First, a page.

A new gale developed behind it in the Eastern Gulf starting Mon AM (10/20) generating 35 kt west winds aimed well at Southern Oregon down to North CA. By Mon PM winds were 40 kts over a tiny area generating 26 ft seas at 48N 148W (308 degs NCal) targeting mainly the Pacific Northwest down into Central CA. 40 kt northwest winds held into Tues AM (10/21) as the gale lifted northeast with seas increasing to near 30 ft at 49N 140W (319 degs NCal). The gale is to lift north in the evening with winds still barely 40 kts and seas 26 ft over a small area at 52N 137W outside the NCal swell window and targeting only British Columbia south to Vancouver Island. Perhaps a decent pulse of raw local swell to result for the Pacific Northwest with lesser energy down into Central CA.
North CA: Expect swell arrival near sunset Wed (10/22) building to 5 ft @ 15 secs (7.5 ft) peaking Thurs AM (10/23) at 6.5 ft @ 13 secs (8.5 ft faces) but shadowed in the SF Bay area. Swell fading Friday (10/24) from 5.5 ft @ 12 secs (6.5 ft) early. Swell Direction: 310-320 degrees
Over the next 72 hours the above gale is to redevelop in the Eastern Gulf on Thurs (10/23) generating a small area of 30-35 kt northwest winds and seas building from 20 ft at 50N 150W (310 degs NCal). That fetch is to fall southeast in the evening holding at 35 kts with seas 25 ft at 45N 148W (300 degs NCal). The fetch to hold at 35 kt and fall south Fri AM (10/24) with 20 ft seas at 40N 143W (285 degs NCal and targeting SCal better - 295 degs SCal). This system to regroup directly off Cape Mendocino Friday PM pushing into Oregon Saturday AM (10/25). No additional swell production expected, but a decently healthy front with south winds and rain to push into North and Central CA late Friday evening. If all goes as forecast swell is expected for Central CA early in the weekend.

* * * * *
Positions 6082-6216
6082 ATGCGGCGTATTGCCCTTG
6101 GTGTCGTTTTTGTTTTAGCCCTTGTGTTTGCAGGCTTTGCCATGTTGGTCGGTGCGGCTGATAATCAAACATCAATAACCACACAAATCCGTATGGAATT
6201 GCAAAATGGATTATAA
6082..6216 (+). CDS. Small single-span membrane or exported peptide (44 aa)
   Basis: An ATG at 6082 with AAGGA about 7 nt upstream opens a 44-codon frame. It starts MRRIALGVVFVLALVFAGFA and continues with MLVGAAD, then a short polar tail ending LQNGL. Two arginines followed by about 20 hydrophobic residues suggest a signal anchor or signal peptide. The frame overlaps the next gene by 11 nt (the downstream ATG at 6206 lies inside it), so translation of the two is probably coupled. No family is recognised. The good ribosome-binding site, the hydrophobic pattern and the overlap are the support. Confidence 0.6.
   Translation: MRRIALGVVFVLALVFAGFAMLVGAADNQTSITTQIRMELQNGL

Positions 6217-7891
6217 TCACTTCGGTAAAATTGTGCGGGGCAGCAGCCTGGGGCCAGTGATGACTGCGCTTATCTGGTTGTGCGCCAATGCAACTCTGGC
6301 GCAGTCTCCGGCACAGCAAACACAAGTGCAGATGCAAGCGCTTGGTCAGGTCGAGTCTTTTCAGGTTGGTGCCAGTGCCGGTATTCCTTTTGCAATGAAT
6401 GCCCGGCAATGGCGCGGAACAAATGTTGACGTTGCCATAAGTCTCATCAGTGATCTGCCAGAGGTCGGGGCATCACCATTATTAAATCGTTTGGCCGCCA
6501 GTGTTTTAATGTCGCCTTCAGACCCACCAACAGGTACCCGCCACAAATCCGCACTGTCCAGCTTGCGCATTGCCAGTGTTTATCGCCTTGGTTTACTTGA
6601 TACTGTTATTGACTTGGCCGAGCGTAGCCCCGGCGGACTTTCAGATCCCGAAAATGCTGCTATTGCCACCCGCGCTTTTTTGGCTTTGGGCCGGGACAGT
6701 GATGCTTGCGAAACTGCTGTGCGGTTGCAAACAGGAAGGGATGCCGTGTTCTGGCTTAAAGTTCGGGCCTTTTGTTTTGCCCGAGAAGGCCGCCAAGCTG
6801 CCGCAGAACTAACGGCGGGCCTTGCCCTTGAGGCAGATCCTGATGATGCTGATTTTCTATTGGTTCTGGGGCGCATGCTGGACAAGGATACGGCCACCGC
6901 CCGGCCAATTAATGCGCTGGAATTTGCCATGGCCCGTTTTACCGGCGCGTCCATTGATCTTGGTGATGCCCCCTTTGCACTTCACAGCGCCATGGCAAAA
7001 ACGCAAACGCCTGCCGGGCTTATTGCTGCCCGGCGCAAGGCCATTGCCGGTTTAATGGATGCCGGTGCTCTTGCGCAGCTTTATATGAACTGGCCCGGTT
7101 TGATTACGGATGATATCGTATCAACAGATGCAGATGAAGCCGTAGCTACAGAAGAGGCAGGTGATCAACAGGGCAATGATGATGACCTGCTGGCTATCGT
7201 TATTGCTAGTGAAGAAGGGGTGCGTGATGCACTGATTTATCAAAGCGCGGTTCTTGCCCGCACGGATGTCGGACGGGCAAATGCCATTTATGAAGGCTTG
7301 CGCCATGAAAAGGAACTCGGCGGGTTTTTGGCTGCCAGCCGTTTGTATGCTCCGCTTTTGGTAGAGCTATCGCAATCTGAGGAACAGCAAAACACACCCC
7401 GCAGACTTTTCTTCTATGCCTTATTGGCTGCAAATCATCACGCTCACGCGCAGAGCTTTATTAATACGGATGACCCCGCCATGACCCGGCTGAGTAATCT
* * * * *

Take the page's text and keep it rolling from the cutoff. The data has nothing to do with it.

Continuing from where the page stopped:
Another Gulf Gale
The extratropical remnants of Typhoon Vongfong moved from a position just east of the Kuril Islands on Tuesday (10/14) pushing off Kamchatka on Wed AM (10/15) tracking just south of the Central Aleutians near the dateline Thurs AM (10/16) then moved to the Gulf by Fri AM (10/17). Seas were 35 ft over the dateline fading to the 28 ft range in the Gulf. Swell hit NCal on Mon afternoon (10/20) and SCal on Tues (10/21).
North CA: Swell dropping Wed AM (10/22) from 5.5 ft @ 12-13 secs (6.5 ft). Swell Direction: 290-294 degrees
Southern CA: Swell to be fading on Wed (10/22) from 4.6 ft @ 14 secs (6.5 ft). Residuals on Thurs (10/23) at 2.3 ft @ 12-13 secs (2.5-3.0 ft). Swell Direction: 293-296 degrees
North Pacific Animations: Jetstream - Surface Pressure/Wind - Sea Height - Surf Height
Tropical Storm Ana was 300 nmiles west-southwest of Kauai on Tues AM (10/21) with winds 45 kts moving due west at 9 kts generating 18 ft seas. Ana to start accelerating to the northwest and then north with winds holding in the 40-45 kt range into Thurs AM, then turning northeast. See the Longterm forecast below for details.
California Nearshore Forecast
On Tuesday AM (10/21) a large area of low pressure was filling the Gulf of Alaska with high pressure at 1022 mbs just barely nosing into Central CA, generating north winds at 15-20 kts from Monterey Bay southward to Pt Conception. Wednesday north winds to start retreating south but still 15-20 kts over Pt Conception, but much lighter to the north up into Monterey Bay. South winds to be moving into extreme North CA late then pushing south into Thursday reaching Pt Reyes mid-day. South winds holding over Pt Conception at 15 kts. Light rain over North CA late Wednesday pushing to the Golden Gate Thursday evening. A new local gale to wind up Friday off North CA with south winds building to 20 kts down to Monterey Bay late and 35 kt over North CA. Solid rain possible down to San Francisco late pushing fast to Morro Bay Sat AM, then dissipating. South winds fading on Saturday for all of Central CA, turning northwest 10 kts for North CA. High pressure and north winds building Sunday for all of North and Central CA focused on Pt Conception (to 25 kts there). More low pressure is to be moving into the Pacific Northwest on Monday with north winds fading for North CA and south winds building, pushing south to Pt Reyes on Tuesday, with rain down to the Golden Gate late Tuesday and likely pushing south from there.
Surface Analysis - No swell producing fetch was occurring and none is forecast for the next 72 hours.